Chakras are often referred to during yoga practice when it’s led by a yogi, either in a physical class or if you’re following along to a video. These are where the energy in your body is supposed to flow through – there’s 7 chakras, and each are related to different emotions, physical aspects, and even poses.
While they’re often helpful to learn about, especially as your practice gets beyond the initial basics, they’re not necessarily an essential part of the practical side of yoga. If you’re not quite ready to think about moving energy through your body into chakras, that’s alright.
It does help when you’re working on your mindfulness, though, as you focus on envisioning energy moving through you, so if you’d like to learn more about chakras, you can click here for a beginner’s guide to the 7 chakras. We'll also have a blog post of our own about them soon - so check back for additional information about the chakras, and how you can incorporate them into your yoga practice!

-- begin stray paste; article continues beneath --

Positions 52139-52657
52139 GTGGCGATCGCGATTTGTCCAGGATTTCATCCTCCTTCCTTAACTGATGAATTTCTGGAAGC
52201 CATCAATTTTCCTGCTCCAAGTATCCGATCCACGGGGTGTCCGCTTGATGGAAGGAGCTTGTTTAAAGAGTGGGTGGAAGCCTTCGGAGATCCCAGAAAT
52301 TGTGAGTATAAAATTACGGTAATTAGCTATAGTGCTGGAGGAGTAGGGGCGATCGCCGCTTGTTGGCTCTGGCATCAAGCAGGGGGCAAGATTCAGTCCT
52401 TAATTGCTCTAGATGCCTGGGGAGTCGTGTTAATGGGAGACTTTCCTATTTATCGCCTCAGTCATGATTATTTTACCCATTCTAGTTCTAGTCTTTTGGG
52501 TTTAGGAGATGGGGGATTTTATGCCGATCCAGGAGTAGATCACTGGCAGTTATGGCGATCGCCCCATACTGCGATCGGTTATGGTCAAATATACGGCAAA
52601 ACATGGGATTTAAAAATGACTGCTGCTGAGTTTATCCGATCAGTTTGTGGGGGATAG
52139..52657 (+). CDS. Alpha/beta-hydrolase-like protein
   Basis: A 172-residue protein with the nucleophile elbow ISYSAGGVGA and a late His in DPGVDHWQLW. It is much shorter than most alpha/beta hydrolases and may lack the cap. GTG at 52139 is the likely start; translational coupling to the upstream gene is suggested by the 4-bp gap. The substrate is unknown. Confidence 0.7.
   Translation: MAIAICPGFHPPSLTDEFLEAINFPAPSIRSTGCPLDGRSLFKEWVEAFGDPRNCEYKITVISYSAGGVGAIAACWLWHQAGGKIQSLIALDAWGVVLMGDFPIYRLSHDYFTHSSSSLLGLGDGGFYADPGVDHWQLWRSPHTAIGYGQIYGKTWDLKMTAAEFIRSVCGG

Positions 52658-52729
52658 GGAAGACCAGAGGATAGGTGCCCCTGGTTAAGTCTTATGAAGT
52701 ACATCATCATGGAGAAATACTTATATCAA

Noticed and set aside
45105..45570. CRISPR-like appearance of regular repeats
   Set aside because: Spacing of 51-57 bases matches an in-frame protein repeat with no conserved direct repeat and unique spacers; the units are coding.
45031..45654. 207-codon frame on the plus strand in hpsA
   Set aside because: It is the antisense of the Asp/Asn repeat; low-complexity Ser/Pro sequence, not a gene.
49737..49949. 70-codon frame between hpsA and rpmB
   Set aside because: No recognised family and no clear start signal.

Do you have to be flexible to do yoga?
Nope! Actually, if you’re not flexible at all, yoga is a great place to start. Going back to the idea of practice, yoga helps you set up a routine that will get you on the way to increased flexibility. Most poses have modifications you can do that will help you get started, and as you gain flexibility, you can advance to harder and harder poses.
How often should I do yoga?
There’s no hard-set rule for how often you absolutely have to practice yoga, so do it as you feel you should. If you’re trying to set yourself up for a new habit to encourage mindfulness each day, it can be helpful to go through a short yoga practice at home each morning. Or, you could do yoga as a part of your regular fitness routine, attending a class once or twice a week.